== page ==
Notes From Across the Atlantic
David Mills FAITH MAGAZINE September-October 2013
David Mills is the Executive Editor of First Things
A friend, having attended a lecture on exoplanets (planets circling stars not our own) at the American Association for the Advancement of Science in Washington, reported that the lecturers were quite concerned with, nay excited by, the possibility that some of these planets might contain life. It’s an interesting question why the search for alien life so animates so many people in the sciences, and so many of the people we might call “sciencey”.
The American Museum of Natural History here in New York had an exhibit last year called “Beyond Planet Earth” and almost every part of it was directed, in slightly breathless prose, to the possible discovery of a microbe here or there. Whoever wrote the exhibit seemed to think that the main purpose of exploring space was to find life, even if all we find is a germ deep beneath the ice of one of Jupiter’s moons.
But where does this get us? It’s a lot of money to spend to find a microbe. Why not just go exploring because that’s what man does or because we might find things we need out there? Landing on Mars is cool enough even if it’s a completely dead planet.
We suspect that this search for alien life is driven not so much by intellectual curiosity as by the desire to feel that we’re not alone in the universe. The religious believer knows we’re not alone, even if man is the only sentient species on all the millions of planets that probably exist.
And if God didn’t exist, the fact that somewhere out there are other beings in the same situation we’re in wouldn’t really be comforting. We’d still be alone in the universe.
Some clever German entrepreneur is selling “Luther Socks” in anticipation of the 500th anniversary of the beginning of the Reformation in 2017. On them appear the words “Here I stand”.
Fr Francis Duffy
The northern part of Times Square is officially named “Duffy Square” after Fr Francis Duffy, who as a chaplain in the First World War would go out under fire to help his men and became the most highly decorated cleric in army history, winning the French Republic’s Croix de Guerre to boot. He was played by Pat O’Brien in the movie The Fighting 69th, a regiment still based, as it happens, in the Lexington Avenue Armory nearby.
A statue of him in army uniform standing before a large stone Celtic cross sits in Times Square in front of the TKTS booth. Duffy died in 1932. Mayor Fiorello LaGuardia unveiled the statue and dedicated the Square in 1937.
An easy target but it may amuse some of you: a writer in The Daily Telegraph pretends to be Dan Brown thinking about his critics as his book Inferno appeared.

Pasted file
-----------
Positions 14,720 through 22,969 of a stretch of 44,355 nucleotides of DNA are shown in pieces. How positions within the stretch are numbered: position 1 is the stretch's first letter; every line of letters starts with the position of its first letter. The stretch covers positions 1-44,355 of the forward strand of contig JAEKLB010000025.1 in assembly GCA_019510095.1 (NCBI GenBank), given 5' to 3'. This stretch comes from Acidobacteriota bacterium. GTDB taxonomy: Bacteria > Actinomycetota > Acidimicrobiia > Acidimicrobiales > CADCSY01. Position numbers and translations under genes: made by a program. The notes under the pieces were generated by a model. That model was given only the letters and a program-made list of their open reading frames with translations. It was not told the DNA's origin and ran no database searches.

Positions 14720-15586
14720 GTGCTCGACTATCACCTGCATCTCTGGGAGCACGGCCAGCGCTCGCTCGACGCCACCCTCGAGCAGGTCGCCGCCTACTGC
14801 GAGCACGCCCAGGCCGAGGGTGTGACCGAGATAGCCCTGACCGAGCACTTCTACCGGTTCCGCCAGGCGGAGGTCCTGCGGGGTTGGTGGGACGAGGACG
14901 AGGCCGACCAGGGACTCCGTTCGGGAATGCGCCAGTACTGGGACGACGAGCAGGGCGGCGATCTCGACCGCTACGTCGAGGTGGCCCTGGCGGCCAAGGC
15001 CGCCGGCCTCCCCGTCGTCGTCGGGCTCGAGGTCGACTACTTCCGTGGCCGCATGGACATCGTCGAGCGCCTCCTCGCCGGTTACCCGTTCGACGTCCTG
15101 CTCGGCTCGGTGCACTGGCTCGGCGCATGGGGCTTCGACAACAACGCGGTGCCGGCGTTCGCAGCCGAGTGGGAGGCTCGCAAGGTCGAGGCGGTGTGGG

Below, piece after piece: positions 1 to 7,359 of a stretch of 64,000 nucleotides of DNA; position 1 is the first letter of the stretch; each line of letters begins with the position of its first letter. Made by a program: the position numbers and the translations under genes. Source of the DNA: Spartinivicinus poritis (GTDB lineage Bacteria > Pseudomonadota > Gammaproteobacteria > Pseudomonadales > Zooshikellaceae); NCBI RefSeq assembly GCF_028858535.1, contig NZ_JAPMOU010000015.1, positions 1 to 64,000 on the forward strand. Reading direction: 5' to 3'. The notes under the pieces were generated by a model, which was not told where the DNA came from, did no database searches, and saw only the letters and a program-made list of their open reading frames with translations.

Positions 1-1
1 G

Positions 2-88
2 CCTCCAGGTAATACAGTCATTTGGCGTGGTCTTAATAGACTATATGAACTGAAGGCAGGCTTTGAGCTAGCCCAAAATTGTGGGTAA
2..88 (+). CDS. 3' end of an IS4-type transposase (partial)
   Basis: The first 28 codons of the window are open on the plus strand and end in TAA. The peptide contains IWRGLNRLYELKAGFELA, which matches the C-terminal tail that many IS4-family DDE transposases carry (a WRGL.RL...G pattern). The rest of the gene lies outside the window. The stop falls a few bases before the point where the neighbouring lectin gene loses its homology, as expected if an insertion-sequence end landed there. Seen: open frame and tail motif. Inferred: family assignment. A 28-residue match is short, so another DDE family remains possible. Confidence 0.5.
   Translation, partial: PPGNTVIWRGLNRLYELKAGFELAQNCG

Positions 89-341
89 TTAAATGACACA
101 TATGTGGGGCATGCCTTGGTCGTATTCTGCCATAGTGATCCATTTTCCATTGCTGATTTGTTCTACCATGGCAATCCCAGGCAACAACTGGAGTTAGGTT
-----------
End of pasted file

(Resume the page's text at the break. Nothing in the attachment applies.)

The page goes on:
The critic said his writing was clumsy, ungrammatical, repetitive and repetitive. They said it was full of unnecessary tautology. They said his prose was swamped in a sea of mixed metaphors. For some reason they found something funny in sentences such as:
“His eyes went white, like a shark about to attack.” They even say my books are packed with banal and superfluous description, thought the 5ft 9in man. He particularly hated it when they said his imagery was nonsensical. It made his insect eyes flash like a rocket.
Another writer in The Telegraph offers the eight worst lines from the book. This one, for example, from chapter five:
“Emerging from the darkness, a scene began to take shape … the interior of a cave … or a giant chamber of some sort. The floor of the cavern was water, like an underground lake.”
“A giant chamber – perhaps like a cave! And a giant cave with a watery floor – why, you’re right, that is like an underground lake. Uncannily so, in fact.”
The Ancientness of the Mass
The New Yorker staff writer Joseph Mitchell often went to church in Catholic churches. As he writes in an excerpt from a memoir recently published in The New Yorker, he began to be haunted by the thought of “the ancientness of the Mass – that it and its antecedents very likely go farther back into the human past than any other existing ceremony…. I began to feel that the Mass gave me a living connection with my ancestors in England and Scotland before the Reformation and with other ancestors thousands of years earlier than that, in the woods and in the caves on the mudflats of Europe.
“This was deeply satisfying to me … and I began to develop a respect for the Mass that has little or nothing to do with how I may happen to feel one way or another about organised religion.”
Not quite the attitude we’d hope for, but maybe a man who felt closer to his ancestors through their religion might eventually come to accept that religion. Mitchell’s essays, mostly reporting, are collected in Up In the Old Hotel, and much recommended. As are, while I’m at it, those of his New Yorker colleague St Clair McKelway, many of which are collected in Reporting at Wit’s End.